England Is Experiencing Lowest Death Rate Since Records Began
2500 missing deaths in April
Editor’s note: The virus clearly merely brought deaths that would have occurred soon anyway forward (and did so despite all the idiotic, useless, superstitious lockdowns of the healthy and the not-at-risk). You had some excess deaths so now you have missing deaths of the very frail who would be dying now, but instead died during the winter wave. That’s sad but it’s not the Bubonic Plague nor even the Spanish Flu, and in any case lockdowns and face masks didn’t help them but instead caused additional misery, loss of dignity, and death.
The proportion of people dying in England fell in April to its lowest level since records began, figures from the Office for National Statistics show.
Just 851.2 people per 100,000 died last month – the lowest figure since the ONS started recording mortality rates in 2001. At the height of the first wave of the Covid pandemic last April, death rates were 1,859 per 100,000.
The latest figures show that 38,899 people died in April – 6.1 per cent fewer than the five-year average [which is 41,426 or 2,527 higher].
Just 2.4 per cent of all deaths mentioned Covid on the death certificate, a 77.6 per cent decrease from March and the largest month-on-month decline since the pandemic began.
The new data provide more evidence that the NHS is in little danger of being overwhelmed in the near future, with deaths from most causes lower than normal. Covid is now the ninth most common cause of death in England and Wales, behind conditions including heart disease, dementia, several cancers and influenza.
Last week, the ZOE Covid Study team estimated that there were 2,750 new infections per day in the UK, compared with 2,782 the previous week.
Experts believe the risk of a Covid infection is currently one in 17,205, falling to one in 31,184 after a first vaccine and one in 41,579 after a second.
Although there are localised hotspots in which the Indian variant is spreading, it is not leading to rising case numbers overall, according to King’s data, which tends to be a more up-to-date measure of the state of the pandemic than other figures.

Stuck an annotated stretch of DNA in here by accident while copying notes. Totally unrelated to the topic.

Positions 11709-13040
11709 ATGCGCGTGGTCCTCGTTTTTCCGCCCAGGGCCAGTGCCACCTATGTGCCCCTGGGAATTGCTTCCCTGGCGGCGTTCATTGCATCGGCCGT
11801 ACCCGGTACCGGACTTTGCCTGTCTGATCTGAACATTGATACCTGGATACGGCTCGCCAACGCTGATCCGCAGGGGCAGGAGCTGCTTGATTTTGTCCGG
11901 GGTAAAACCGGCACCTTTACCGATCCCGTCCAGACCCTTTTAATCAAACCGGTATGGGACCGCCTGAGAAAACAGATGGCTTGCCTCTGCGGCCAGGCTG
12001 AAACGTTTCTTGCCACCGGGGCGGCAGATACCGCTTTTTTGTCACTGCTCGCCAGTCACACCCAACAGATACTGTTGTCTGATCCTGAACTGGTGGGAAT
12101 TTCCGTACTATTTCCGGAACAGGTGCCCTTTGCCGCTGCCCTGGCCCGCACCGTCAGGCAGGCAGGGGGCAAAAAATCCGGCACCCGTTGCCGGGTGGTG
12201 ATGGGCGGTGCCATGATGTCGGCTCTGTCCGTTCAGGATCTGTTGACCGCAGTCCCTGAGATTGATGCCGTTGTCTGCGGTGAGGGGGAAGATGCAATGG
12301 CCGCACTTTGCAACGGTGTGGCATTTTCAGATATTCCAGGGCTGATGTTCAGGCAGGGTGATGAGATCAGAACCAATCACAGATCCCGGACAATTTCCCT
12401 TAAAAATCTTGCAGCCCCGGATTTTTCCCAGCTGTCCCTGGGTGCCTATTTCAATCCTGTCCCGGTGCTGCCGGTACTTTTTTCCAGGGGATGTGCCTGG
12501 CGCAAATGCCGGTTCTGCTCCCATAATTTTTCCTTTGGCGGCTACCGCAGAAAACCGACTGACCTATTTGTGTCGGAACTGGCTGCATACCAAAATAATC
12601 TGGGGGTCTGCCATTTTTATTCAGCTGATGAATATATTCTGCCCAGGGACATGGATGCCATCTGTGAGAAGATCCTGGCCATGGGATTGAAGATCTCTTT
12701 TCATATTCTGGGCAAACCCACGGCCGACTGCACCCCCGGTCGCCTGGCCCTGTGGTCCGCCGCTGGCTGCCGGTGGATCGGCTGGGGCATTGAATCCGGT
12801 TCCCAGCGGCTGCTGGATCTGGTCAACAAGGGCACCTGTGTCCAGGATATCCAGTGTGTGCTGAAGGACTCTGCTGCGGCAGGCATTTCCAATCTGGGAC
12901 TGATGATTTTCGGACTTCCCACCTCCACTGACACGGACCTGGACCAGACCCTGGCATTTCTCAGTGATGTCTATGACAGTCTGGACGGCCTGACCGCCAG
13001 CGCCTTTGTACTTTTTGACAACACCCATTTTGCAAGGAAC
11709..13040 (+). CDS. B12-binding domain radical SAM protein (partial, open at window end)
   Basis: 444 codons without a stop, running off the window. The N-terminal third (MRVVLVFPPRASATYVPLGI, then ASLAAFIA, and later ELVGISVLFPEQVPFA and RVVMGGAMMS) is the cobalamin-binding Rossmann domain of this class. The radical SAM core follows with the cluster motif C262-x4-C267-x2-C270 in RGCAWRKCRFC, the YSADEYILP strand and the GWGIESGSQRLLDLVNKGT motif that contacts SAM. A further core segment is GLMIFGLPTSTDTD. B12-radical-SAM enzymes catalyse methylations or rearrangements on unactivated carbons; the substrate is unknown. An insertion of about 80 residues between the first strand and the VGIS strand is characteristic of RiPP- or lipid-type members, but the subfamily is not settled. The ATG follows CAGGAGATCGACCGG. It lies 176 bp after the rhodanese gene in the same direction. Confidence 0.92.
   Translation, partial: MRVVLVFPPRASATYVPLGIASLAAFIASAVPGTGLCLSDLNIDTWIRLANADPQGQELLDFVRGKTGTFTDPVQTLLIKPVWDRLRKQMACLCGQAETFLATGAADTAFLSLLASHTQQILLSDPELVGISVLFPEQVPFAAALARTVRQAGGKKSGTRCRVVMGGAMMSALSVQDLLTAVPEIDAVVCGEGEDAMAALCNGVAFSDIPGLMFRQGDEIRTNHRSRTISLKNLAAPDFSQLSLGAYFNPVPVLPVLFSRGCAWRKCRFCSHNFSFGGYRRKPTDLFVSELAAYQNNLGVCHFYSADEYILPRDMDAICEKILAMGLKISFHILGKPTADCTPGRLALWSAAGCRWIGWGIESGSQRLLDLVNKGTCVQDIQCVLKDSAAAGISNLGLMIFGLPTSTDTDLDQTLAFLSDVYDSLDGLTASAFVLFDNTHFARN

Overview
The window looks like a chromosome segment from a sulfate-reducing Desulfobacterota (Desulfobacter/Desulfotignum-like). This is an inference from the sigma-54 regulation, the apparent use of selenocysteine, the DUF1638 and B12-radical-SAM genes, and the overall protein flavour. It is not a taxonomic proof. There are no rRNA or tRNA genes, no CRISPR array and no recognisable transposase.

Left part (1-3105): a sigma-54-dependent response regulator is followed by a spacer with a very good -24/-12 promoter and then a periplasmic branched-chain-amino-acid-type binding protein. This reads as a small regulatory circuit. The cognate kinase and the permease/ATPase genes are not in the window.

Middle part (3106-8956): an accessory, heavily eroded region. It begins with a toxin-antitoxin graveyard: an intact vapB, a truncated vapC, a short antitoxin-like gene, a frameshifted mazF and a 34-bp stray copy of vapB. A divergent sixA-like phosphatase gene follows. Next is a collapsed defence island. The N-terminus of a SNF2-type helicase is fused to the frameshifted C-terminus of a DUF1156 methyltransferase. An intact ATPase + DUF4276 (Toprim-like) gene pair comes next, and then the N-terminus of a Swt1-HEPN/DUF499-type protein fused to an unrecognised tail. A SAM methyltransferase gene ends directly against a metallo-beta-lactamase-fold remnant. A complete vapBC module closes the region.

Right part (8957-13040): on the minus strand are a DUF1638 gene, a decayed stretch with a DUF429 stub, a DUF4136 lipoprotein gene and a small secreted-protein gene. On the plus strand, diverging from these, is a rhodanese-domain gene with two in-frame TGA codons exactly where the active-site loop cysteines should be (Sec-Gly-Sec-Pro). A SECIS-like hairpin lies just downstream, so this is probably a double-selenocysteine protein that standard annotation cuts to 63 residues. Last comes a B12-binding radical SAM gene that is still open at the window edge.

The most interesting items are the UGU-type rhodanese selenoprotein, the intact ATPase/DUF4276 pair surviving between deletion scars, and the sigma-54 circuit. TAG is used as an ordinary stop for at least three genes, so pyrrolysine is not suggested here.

Tim Spector, professor of genetic epidemiology at King’s College, said the team was monitoring the variant closely, but there was nothing to suggest that the NHS was in danger of being overrun or that the lockdown release would need to be postponed.
“So far, we see only localised outbreaks or hotspots,” he said. “Not only in Bedford and Bolton, which we saw a week ago, but our data shows Newport in Wales, Glasgow and neighbouring areas like East Dunbartonshire or Lanarkshire in Scotland, Aberdeen, Leeds and neighbouring authorities like Kirklees and Wakefield too.
“We noticed the same trend previously with outbreaks of the South African and Brazilian variants, but these remained local and didn’t translate into wider cases countrywide. We also saw similar rates last summer in the Midlands, which never produced widespread outbreaks. I expect to see rates stay at similar levels for a while.
“There’s no clear evidence yet that the new Indian variant is significantly worse than the old Kent one. While the outbreaks remain localised and UK numbers are steady and most cases appear mild, it’s highly unlikely to cause the NHS to be overrun or stop us coming out of lockdown.
“So no need to panic, but do stay vigilant and keep logging with the ZOE Covid Study app to stay ahead of the curve and help us monitor outbreaks like these.
Source: The Telegraph